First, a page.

Server 4500R 512 MB, 1x18.2 GB code
application
Img Srv Image Server 5 Netfinity 2 Pentium III 933 MHz/256 K, W2k MS IIS
(jpeg) 4500R 2304 MB, 3x18.2 GB (Internet
Information
Server) 5.0
Web Cache Web Cache 2 Netfinity 2 Pentium III Xeon 700 MHz/1 W2k MS Internet
(aka ISA Server) Service 6000R MB, 4 GB, 3x18.2 GB Security and
Acceleration
Server (ISA),
Cypress Auto
Task 2000
Web Server Web Server na na Run on one of the Web Caching na Same as
Cache Miss used by Web machines Application
Cache servers Server
DB Srv Database 1 NUMA-Q 12 Pentium III Xeon 700 ptx DB2 UDB EE
Server E410 MHz/2 MB, 15 GB, 10x18 GB 4.5.1 V7.1
and 20x36 GB on HDS 5800
30-slot, 512 MB cache, 2 CU’s 2
FC ports
Hub Network (SUT) 3 NETGEAR 8-port Ethernet Switch (100 MBit na na
RS108 HUB)
Load Balancing SUT na na Run on one of the Web Caching na MS Windows
machines DNS Server
Security Serviced pages na na Supported by each Web Svr na Provided by
requiring SSL IIS
Text Search SUT na na na MS Windows
Engine machines (the same one as the 2000 Indexing
Load Balancing DNS machine) Service
We used DB2 UDB Enterprise Edition (EE) Version 7.1 for the database server (labeled DB Srv).
®The E410 system has 12 Pentium III Xeon 700 MHz processors with 2 MB cache and 15 GB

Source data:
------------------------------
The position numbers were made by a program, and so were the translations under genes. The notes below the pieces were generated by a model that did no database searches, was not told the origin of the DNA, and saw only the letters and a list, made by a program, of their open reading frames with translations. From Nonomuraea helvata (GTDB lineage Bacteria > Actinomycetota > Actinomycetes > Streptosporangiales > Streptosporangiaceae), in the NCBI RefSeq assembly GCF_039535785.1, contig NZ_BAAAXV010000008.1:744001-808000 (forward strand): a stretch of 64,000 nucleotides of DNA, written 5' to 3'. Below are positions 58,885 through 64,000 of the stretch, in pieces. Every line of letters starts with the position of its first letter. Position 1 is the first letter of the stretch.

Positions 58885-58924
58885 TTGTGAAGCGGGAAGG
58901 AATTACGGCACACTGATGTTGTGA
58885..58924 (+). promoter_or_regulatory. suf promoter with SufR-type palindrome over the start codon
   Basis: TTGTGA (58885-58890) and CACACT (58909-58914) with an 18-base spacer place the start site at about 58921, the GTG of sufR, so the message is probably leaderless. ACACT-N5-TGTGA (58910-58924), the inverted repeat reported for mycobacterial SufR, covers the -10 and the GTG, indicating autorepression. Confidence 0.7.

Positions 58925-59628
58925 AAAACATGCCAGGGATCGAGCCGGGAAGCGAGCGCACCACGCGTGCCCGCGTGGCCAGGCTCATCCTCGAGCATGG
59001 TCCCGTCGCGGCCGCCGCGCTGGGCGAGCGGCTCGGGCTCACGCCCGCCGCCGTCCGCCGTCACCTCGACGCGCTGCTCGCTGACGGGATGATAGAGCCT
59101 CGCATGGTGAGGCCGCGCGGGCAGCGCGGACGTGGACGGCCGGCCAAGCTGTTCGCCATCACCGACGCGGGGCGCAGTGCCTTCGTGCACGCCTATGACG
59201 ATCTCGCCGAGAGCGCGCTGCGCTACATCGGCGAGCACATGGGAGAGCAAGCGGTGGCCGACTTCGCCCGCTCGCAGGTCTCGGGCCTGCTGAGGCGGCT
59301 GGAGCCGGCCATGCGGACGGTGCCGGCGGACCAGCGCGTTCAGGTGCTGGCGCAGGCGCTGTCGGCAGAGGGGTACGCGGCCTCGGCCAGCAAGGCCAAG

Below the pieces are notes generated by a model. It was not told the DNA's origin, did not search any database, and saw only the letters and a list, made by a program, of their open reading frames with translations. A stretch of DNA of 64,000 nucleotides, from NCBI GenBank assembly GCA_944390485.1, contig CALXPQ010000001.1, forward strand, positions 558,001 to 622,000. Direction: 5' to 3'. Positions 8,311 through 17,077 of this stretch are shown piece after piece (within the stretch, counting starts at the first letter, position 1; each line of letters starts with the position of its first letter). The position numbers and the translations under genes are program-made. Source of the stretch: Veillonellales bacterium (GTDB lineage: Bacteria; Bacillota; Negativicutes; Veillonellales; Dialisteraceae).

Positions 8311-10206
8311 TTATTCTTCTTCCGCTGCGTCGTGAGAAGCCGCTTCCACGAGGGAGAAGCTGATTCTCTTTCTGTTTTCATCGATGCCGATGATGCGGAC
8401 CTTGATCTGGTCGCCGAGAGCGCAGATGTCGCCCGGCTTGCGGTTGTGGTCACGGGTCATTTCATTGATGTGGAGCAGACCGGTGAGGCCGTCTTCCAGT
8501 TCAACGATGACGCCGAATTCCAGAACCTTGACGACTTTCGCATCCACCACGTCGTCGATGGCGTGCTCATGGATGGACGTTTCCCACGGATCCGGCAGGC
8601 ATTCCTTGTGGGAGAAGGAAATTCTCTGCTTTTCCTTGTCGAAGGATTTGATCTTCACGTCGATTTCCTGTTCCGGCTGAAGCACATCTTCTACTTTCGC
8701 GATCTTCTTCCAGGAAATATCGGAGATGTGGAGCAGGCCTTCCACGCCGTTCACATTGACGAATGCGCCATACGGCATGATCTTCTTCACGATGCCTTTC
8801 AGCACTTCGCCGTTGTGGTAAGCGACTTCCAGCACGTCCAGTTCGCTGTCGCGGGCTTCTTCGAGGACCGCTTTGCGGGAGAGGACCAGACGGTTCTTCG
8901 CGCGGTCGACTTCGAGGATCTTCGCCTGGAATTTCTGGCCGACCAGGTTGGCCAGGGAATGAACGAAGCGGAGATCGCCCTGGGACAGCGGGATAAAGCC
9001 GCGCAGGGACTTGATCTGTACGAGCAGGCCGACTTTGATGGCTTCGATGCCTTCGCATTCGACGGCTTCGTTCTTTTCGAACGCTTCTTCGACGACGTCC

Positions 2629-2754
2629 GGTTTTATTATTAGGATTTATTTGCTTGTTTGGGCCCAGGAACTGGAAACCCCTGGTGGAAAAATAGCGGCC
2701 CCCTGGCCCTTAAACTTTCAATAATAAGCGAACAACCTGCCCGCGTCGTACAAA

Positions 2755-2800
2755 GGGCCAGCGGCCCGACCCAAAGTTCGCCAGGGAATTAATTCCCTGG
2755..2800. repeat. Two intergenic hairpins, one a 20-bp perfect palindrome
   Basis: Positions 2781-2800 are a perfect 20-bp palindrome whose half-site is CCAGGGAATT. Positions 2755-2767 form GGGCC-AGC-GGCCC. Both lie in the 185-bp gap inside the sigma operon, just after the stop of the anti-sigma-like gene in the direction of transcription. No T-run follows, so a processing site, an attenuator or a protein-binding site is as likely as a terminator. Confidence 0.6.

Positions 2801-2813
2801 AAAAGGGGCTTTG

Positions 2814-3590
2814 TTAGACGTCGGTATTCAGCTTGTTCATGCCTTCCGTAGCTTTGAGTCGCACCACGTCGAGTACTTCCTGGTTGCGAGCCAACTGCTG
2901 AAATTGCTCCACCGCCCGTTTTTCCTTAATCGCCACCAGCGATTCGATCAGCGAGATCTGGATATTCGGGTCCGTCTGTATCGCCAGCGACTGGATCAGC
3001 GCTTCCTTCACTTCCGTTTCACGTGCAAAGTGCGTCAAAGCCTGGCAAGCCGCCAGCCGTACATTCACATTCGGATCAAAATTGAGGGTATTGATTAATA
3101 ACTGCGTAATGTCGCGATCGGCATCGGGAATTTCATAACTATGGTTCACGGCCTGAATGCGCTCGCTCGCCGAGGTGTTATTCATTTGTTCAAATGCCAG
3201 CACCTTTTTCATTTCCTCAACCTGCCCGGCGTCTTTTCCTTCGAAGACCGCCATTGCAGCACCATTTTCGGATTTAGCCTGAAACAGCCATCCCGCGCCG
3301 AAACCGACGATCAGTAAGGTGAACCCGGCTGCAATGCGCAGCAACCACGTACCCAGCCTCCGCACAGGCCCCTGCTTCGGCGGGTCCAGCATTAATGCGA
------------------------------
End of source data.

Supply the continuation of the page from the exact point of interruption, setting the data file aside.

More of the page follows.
2total main memory. This was a 3 Quad NUMA based system. Thirty 10K RPM disks were
attached via an Hitachi HDS 5800 Fibre Channel based disk subsystem.
Since DYNIX/ptx supports Multi-Path I/O (MPIO), we had a choice between DB2 UDB EE
and DB2 UDB EEE (Extended Enterprise Edition). DB2 UDB EE is a shared everything
architecture that utilized MPIO and the Fibre Channel topology to directly access any drive from
2 NUMA is Non-Uniform Memory Access. A NUMA-Q system consists of 4-processor
nodes called “Quads”, each having memory and I/O capabilities. When combined within the
same system, one copy of the operating system is active on all processors and memory, providing
the user with what looks like an SMP system. As the name implies, accesses by a processor to
local Quad memory has lower latency than memory on a remote Quad.
TPC-W xSeries Benchmark - Lessons Learned Page 10